Erdoğan, a native of Istanbul, was a member of the now-defunct Islamist Welfare Party during the 1980s. He was elected mayor of Istanbul in 1994, where he made a name for himself as a populist, effective administrator, building up Istanbul's infrastructure and transportation grid, while simultaneously beautifying the city. He was tried and convicted of inciting religious hatred in 1998 based on a public reading of one of the poems of Ziya Gokalp. Once released from jail, he founded the Justice and Development Party, which is based on a more moderate version of the Welfare Party's Islamic fundamentalism. It subsequently took 34.3% of the vote in the 2002 parliamentary elections, and due to Turkey's system of allotting seats, won a majority in parliament.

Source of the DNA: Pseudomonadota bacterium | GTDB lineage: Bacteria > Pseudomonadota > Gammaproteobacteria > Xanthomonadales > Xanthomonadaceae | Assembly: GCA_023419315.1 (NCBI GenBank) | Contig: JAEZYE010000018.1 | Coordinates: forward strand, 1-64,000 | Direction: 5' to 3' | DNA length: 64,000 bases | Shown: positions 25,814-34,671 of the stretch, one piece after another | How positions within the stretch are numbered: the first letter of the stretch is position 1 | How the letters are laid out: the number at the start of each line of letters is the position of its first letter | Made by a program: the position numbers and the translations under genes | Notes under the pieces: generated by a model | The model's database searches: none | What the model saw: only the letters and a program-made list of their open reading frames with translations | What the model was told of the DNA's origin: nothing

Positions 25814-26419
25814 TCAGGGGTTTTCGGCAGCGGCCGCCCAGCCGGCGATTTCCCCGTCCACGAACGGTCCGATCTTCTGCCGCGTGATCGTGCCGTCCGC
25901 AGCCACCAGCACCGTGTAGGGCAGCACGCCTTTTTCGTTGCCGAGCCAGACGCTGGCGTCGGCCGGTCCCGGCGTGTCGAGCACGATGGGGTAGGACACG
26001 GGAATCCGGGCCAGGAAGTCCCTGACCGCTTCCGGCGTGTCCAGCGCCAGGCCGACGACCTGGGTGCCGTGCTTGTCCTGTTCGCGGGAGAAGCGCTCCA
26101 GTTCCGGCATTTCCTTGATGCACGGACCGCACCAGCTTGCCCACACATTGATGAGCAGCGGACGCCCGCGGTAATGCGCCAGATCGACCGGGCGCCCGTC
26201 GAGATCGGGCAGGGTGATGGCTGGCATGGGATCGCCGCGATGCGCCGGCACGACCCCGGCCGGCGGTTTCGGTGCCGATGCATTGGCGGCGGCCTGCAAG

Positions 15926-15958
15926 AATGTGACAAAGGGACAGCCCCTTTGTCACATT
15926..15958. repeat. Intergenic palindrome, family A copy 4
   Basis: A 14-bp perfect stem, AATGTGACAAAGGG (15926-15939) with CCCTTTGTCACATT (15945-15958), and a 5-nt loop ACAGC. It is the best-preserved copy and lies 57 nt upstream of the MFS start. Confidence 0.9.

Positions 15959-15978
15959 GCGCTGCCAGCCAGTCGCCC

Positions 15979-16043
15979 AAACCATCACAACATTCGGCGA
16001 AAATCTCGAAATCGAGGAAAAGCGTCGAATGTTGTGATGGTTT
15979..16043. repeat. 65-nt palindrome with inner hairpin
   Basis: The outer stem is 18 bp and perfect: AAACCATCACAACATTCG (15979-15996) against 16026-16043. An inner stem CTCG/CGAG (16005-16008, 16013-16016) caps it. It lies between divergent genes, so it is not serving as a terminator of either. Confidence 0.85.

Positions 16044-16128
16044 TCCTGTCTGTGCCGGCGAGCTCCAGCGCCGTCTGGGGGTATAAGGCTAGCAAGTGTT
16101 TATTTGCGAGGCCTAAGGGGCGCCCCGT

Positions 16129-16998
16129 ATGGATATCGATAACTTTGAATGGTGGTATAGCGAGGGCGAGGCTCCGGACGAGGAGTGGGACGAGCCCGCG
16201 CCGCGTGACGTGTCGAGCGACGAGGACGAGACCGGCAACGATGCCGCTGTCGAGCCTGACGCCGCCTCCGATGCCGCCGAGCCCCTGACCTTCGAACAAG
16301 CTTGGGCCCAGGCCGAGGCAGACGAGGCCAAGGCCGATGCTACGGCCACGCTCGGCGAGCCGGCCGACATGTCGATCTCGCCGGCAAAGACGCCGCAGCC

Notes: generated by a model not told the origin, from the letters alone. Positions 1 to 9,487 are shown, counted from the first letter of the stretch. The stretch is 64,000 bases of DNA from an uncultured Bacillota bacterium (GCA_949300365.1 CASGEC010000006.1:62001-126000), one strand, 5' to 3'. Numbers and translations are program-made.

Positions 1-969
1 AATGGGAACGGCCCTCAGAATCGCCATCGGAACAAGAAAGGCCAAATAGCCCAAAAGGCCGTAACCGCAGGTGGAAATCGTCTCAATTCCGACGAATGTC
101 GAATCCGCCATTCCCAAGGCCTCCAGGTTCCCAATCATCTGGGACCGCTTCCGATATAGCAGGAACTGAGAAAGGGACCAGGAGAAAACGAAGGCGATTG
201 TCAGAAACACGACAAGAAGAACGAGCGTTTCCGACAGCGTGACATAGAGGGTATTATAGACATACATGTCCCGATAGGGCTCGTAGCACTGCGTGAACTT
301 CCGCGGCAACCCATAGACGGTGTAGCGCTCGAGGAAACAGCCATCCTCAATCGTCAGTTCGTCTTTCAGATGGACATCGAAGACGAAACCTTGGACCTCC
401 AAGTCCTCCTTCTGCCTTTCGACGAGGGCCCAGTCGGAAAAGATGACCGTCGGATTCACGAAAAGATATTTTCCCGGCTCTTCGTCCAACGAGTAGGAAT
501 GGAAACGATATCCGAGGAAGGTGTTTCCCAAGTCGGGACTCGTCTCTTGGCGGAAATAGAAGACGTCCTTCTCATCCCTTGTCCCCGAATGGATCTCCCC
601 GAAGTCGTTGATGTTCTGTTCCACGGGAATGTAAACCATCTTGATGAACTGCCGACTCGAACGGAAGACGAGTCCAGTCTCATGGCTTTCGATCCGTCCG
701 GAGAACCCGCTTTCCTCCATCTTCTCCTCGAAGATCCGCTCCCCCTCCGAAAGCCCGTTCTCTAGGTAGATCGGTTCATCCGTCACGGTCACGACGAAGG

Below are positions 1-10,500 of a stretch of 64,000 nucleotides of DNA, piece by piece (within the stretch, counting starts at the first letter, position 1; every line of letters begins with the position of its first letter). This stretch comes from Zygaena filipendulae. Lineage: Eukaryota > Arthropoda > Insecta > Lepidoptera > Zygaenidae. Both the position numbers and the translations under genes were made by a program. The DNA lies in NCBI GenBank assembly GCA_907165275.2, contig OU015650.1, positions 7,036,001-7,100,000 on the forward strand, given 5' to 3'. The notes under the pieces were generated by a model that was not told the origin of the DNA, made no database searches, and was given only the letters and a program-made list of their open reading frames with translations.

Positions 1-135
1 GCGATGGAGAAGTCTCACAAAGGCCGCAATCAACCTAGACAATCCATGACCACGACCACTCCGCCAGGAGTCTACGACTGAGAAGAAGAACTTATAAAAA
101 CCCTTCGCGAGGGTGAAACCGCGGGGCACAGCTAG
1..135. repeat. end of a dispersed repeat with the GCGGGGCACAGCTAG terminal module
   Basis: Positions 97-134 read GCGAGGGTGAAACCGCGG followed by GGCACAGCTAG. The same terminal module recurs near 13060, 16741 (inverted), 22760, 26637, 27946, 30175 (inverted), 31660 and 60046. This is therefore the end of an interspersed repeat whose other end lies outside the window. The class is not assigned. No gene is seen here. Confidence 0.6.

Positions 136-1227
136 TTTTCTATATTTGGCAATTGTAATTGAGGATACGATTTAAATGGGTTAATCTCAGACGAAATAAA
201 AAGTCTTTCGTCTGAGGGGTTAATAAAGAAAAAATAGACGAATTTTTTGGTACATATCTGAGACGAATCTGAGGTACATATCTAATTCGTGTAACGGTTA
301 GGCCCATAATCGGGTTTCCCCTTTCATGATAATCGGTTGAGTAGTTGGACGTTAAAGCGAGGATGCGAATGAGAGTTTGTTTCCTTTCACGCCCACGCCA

Erdoğan's appointment as Prime Minister was delayed after his party's victory in the elections for legal reasons. The prime minister in Turkey must be a member of parliament and the constitution excluded those with previous convictions from standing. A prominent supporter of Erdogan, Abdullah Gül, became a stand-in prime minister and pushed through a constitutional amendment that allowed Erdoğan to win a freshly vacant seat in the province of Siirt in a by-election. Gul resigned (to become foreign minister) and Erdoğan was appointed Prime Minister by President Ahmet Necdet Sezer.
Erdogan has since provoked some tension with the country's powerful and staunchly secular military by pursuing what it perceives as an Islamist agenda.